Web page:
Councillors Jeannie Kanakos (left) and Sylvia Bishop (right) during the council discussion of Kanakos’ whistle-blower policy. (Delta council live-stream screenshot)

Delta to craft whistle-blower policy

The policy is meant to increase public trust and create support for staff in questionable situations

Delta could be getting a whistle-blower policy by the end of the year, after a notice of motion put forward by Counc. Jeannie Kanakos was approved Monday night (Sept. 17).

“The purpose is to maintain and enhance the public’s trust and confidence in an organization’s integrity,” Kanakos said at council. “I just think that really sets stage for our staff to be able to have a conversation in any situation.”

The motion was brought forward by Kanakos at the Aug. 27 council meeting in response to issues surrounding Ladner’s Enviro-Smart Organics composting facility.

“There are a lot of pieces that don’t add up to me,” Kanakos said in early September about Enviro-Smart. “It doesn’t add up how a mom and pop … composting [and] recycling facility, starting off at just a few thousand tons, ended up as a 150,000 ton operation.

“Then I thought to myself, if this isn’t adding up, how many other situations are there like that?”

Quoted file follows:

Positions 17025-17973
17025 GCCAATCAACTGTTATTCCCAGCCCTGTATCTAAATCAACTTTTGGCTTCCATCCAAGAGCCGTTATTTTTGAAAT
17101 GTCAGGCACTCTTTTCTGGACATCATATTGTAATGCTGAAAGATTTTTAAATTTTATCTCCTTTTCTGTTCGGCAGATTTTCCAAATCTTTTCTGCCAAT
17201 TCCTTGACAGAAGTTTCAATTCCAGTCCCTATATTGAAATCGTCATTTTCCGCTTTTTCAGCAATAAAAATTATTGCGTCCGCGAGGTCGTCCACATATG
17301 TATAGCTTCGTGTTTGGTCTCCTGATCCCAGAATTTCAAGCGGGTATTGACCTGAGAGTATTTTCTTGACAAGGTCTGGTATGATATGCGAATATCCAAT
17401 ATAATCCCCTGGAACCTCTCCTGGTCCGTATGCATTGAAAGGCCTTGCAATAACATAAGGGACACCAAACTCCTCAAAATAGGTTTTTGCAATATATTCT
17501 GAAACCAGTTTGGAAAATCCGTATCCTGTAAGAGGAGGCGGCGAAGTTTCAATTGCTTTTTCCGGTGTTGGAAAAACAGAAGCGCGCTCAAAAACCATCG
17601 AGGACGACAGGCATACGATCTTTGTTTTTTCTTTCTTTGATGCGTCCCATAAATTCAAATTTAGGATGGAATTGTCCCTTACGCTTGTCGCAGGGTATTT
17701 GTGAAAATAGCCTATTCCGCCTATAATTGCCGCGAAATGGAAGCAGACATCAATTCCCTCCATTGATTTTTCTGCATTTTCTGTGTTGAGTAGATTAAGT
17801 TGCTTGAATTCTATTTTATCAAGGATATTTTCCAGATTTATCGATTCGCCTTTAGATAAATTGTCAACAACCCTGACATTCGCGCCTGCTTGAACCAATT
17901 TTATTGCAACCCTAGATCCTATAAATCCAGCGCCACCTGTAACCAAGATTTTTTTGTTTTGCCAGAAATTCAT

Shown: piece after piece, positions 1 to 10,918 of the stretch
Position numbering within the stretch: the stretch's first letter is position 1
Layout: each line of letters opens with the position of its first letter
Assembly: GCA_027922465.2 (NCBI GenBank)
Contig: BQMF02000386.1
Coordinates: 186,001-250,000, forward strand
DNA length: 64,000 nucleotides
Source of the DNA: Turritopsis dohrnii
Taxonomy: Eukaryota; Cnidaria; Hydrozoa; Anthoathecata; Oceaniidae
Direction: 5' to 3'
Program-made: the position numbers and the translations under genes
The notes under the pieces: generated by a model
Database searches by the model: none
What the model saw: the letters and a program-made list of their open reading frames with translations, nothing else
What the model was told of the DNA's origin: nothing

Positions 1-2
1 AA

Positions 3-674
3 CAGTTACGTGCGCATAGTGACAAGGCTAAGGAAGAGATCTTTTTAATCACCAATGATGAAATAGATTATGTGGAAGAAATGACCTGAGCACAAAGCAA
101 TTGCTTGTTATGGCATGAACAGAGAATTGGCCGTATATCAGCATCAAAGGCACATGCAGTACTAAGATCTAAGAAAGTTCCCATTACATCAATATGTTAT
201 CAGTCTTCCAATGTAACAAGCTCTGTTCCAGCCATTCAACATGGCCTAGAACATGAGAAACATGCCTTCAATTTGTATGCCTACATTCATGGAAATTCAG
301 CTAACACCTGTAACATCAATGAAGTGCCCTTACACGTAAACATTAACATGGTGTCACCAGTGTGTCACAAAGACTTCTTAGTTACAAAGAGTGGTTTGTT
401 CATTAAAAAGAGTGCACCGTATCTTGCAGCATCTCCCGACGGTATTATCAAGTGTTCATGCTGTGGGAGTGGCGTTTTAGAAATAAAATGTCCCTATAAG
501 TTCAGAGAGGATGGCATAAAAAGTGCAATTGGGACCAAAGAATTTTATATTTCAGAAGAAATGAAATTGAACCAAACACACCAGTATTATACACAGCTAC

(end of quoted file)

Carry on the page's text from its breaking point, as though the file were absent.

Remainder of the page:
RELATED: Kanakos proposes whistle-blower policy for Delta staff

Mayor Lois Jackson, who has been at the city’s helm since 1999 and is running for council in the upcoming election, said that she never heard of staff needing to have confidentiality to bring forward issues.

“When I was elected … I don’t think there were whistle-blower policies then, but a lot of things have happened in 20 years,” Jackson said at council. “As far as I’m concerned, the policy isn’t coming forward because of anything I know or see happening at all in the corporation, or the fire department, or the police department.”

The policy will outline procedures for how confidentiality is provided, as well as protection and support for those who bring forward information. It will also look at the procedure and process for reporting on things brought forward in confidence.

Currently, Delta does not have a whistle-blower policy, and neither do half of the municipalities in the Lower Mainland. Surrey does have a similar policy, and Counc. Robert Campbell suggested that Delta staff look to that policy and another one in Calgary for inspiration.

The provincial government has put forward legislation on a whistle-blowing policy called the Public Interest Disclosure Act, although it is not in force yet. Until it is enacted by regulation, Delta has no way of knowing if this act would apply to its municipal employees. (If it does, it would supersede any policy put forward by the city.)

Human resources manager Samantha Pillay told council Monday there are other policies that need to be put forward by staff first, but she expects a whistle-blower policy could be developed before the end of the year.



grace.kennedy@northdeltareporter.com

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